But there is the crux of the matter. What is a priority of government when the government is choosing to spend funds among a whole list of non-public goods? The priority is determined by the most successful special interest.
When making hiring decisions, how does one determine the productivity of a prospective worker? Assessing productivity is difficult even after you hire someone but it is even trickier when all you have to go on is a resume and some references.
Bennett says it’s common sense that networking is the key to many jobs in DC including those in government, nonprofits, and especially politics.
But he says the end result is that many people — qualified or not — wind up wasting valuable time applying for open positions that have already been filled.
“All these people have job searches but half the time that’s show and tell, the real candidate has been picked out long ago,” he says, “but you have to go through the motions of government regulations, all this stuff’s been going for a hundred years.”
This, I think, is one of the ugly side-effects when government employment crowds-out private employment. As hard as it is to determine the productivity of a prospective worker, it is even harder when that worker is responsible for producing a public good instead of a marketable private good. And thus, compared with private employment, public employment is more likely to be subject to arbitrary standards.
In private industry, one can attempt to measure the marginal productivity of labor with the measuring rod of profit and loss: if I add one more man-hour, how does that affect my net profit? From this assessment, an employer can offer a wage based on some knowledge of the return he or she will get from hiring the worker. Of course, the prospective employee can reject that offer if he or she can find another firm that will pay more.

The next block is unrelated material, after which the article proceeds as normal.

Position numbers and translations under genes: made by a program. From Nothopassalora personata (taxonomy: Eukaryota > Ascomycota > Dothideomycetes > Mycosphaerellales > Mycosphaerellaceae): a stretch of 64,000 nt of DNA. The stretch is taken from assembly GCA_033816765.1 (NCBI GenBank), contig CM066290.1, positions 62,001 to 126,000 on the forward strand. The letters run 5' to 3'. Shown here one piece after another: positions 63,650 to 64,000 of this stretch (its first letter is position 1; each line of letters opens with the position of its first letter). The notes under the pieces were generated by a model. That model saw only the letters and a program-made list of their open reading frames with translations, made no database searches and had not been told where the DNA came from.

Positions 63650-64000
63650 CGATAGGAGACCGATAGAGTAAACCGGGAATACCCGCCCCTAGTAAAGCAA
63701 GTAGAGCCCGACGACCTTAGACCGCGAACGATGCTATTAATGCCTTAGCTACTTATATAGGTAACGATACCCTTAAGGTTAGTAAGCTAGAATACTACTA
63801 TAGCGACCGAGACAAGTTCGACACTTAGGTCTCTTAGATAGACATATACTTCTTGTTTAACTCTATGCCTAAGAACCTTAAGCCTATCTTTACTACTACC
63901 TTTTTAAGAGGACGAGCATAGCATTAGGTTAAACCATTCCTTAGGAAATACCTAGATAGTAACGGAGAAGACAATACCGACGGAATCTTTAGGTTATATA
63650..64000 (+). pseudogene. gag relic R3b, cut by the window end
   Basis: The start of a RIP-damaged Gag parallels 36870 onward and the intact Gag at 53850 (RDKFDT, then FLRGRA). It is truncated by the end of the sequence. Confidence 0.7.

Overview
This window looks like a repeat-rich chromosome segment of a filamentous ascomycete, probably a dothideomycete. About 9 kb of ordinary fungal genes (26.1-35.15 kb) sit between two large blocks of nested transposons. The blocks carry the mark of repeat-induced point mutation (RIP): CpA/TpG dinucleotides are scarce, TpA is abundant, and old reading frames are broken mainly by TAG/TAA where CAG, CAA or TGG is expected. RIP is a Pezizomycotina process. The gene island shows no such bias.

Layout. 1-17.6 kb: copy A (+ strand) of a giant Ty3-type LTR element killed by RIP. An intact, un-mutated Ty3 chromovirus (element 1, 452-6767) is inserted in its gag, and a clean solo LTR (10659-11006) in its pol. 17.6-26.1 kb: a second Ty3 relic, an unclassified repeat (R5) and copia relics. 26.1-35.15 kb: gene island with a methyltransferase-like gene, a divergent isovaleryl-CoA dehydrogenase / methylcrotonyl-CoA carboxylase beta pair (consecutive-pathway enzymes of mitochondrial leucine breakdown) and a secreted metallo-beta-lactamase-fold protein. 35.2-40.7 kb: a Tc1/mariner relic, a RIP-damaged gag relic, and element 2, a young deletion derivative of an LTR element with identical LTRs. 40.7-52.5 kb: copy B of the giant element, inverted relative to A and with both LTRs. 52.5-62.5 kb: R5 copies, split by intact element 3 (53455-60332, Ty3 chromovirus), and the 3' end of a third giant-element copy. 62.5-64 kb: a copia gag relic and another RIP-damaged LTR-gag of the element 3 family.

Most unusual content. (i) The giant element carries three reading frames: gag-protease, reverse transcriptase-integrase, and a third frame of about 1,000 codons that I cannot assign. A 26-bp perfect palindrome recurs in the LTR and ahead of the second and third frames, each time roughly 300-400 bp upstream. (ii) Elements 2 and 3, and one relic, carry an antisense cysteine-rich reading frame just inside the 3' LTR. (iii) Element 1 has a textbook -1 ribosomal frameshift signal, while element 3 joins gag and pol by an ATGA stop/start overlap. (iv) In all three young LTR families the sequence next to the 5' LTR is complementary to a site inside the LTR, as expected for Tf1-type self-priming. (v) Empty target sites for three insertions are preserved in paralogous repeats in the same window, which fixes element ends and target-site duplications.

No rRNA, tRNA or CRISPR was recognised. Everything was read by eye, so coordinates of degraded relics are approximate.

There are many ways to get tripped up—especially in complicated production procedures that require the collaboration of multiple workers and their machines. But competitive pressures help hone the estimation procedure: workers can leave the firm if another firm offers a greater wage (perhaps because, in using the new firm’s machines, the workers are more productive there). And as employees come and go, the employer can better-assess marginal productivity.
In public employment, however, there is no measuring rod of profit and loss and so employers must rely on more-arbitrary procedures. How does one determine how much a prospective congressional aide will add to the productivity of government? As Professor Bennett notes, a common shortcut is to look at who the job-seeker knows.